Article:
Carnivorous Plant Newsletter
Volume 9, Number 2, June 1980, pages 46 & 48
A NEW DROSERA FROM
THE TOP END OF AUSTRALIA
by Peter Tsang
Brisbane, Qd., Australia
Way up north where there is no snow and way up north where the big gums grow, comes this beautiful beautiful new sundew. It is always exciting to discover a new plant but it may not be necessary that the new found plant has the beauty or any interesting aspect, from the hobbiests' stand-point, to match the excitement of its dis cover,. Any scientific significance is another matter.
However, this sundew is unusual as well as beautiful and, above all, its new! Whether it has been come across by person or persons in the past, I do not know. But definitely new in the sense that it has never been listed or published before. The discoverer of this sundew is a good friend of mine of long standing and has been collecting various CPs and native tropical fishes for me from time to time as we do a lot of exchanges nationally and internationally. It was during one of these collecting trips that my friend stumbled upon this new sundew. I have given live materials to our Government botanist and CPN member Dr. Laverack to study. Unfortunately, no classification can be made until they flower again next summer as at the time of discovery, the flowering period was just over. If possible, I would like this sundew be named DROSERA FALCONERI in honor of its discoverer. (Fig. 1)
My friend, Mr. Falconer described that this sundew is found in a very restricted area and the colony is extremely small. No photogaph could be taken to show of its natural habitat due to very tall grass densely covering the area. A pecularity was noted in this particular area in that the pH of the soil reads around 8 instead of the normal common characteristic in Northern Territory where soil is in general with low (acid) pH.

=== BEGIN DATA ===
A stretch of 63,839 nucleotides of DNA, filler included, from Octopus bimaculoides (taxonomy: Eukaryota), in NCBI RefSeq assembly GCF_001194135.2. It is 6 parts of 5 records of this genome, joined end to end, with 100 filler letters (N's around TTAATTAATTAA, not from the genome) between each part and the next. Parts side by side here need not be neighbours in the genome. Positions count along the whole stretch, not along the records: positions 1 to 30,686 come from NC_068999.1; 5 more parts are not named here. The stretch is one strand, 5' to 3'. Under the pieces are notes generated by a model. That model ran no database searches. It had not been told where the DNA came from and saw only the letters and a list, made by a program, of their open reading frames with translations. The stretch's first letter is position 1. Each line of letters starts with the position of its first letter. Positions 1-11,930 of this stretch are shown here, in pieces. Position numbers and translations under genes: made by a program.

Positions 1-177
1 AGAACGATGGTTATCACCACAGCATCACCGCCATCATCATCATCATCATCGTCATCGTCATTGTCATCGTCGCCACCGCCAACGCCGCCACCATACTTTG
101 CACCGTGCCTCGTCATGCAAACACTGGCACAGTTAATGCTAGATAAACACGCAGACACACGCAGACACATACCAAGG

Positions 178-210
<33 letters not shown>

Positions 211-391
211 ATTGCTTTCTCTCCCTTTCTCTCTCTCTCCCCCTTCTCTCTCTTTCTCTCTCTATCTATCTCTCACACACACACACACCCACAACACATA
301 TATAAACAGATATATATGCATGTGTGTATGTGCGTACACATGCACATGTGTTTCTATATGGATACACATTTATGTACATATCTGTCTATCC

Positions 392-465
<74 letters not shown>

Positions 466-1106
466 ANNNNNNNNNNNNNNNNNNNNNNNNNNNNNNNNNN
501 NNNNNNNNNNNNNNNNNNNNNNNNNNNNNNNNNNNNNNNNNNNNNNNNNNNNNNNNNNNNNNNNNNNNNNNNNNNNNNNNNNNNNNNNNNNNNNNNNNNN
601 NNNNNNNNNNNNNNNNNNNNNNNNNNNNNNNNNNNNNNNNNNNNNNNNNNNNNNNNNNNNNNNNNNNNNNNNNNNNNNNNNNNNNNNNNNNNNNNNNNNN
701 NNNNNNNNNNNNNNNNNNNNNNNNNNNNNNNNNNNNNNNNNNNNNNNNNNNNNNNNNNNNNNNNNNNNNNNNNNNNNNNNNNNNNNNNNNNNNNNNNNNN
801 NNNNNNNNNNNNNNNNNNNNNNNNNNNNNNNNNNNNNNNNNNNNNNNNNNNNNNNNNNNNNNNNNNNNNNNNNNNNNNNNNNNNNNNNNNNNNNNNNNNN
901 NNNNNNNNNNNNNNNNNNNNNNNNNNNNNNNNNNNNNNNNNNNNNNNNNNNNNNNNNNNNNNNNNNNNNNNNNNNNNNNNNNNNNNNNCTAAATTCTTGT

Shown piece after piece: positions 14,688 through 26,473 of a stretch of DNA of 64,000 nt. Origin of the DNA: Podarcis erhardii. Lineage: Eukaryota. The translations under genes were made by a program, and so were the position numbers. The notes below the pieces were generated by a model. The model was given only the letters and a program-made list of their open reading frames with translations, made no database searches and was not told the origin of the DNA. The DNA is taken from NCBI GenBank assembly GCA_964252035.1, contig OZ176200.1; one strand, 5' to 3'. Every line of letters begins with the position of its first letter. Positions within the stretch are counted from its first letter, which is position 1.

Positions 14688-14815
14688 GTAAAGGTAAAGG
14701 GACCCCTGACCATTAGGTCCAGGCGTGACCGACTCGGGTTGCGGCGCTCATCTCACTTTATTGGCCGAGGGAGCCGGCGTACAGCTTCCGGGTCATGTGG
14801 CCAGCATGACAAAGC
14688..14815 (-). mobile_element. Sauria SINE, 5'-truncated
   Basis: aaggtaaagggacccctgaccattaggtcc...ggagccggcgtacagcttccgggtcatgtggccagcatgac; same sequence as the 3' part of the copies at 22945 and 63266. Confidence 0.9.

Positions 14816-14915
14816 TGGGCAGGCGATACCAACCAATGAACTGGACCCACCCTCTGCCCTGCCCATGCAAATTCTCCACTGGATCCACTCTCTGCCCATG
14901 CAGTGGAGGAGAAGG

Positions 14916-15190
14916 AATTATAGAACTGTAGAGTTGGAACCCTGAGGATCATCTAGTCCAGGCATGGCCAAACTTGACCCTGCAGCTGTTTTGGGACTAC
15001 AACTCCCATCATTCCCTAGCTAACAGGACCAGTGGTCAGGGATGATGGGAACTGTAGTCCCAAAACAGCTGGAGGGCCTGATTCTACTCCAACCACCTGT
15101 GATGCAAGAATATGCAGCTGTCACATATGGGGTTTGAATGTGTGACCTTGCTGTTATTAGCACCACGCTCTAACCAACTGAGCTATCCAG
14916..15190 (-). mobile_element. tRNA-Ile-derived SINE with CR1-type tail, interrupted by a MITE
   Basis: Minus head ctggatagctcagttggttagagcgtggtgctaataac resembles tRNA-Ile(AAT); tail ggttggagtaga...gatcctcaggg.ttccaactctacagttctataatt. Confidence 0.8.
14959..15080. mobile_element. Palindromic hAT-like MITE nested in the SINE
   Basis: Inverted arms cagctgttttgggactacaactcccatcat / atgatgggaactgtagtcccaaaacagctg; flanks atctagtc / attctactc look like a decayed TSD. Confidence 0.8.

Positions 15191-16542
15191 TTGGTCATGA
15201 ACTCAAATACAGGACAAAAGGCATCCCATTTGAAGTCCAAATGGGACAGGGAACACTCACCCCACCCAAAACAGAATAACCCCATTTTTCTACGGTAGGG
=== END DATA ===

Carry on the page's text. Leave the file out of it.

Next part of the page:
Upon close examination of this sundew, I am inclined to believe that it must belong to the same group as D. petiolaris (Fig. 2) because of their great similarity in their root structure and their tomentose crown when dormant. Yes, even in the far north of Australia where there is no winter and plants still go dormant because of the extreme high contrast of wet and dry seasons. D. petiolaris has long and slender petioles which when young, tends to be pubescent where as the new sundew has short, broad and glaborous petioles. The glands on the leaves of this new Drosera are extremely fine almost like those of the pygmy species.
After the initial shock, my plants are starting to put on new leaves but it is still too early to tell how well they will fare, long term wise, in Brisbane. A very limited plants will be available for exchange only.
Fig. 1 (left). New species of Drosera. Photo by Peter Tsang
Fig. 2 (right). D. Petiolaris. Photo by Peter Tsang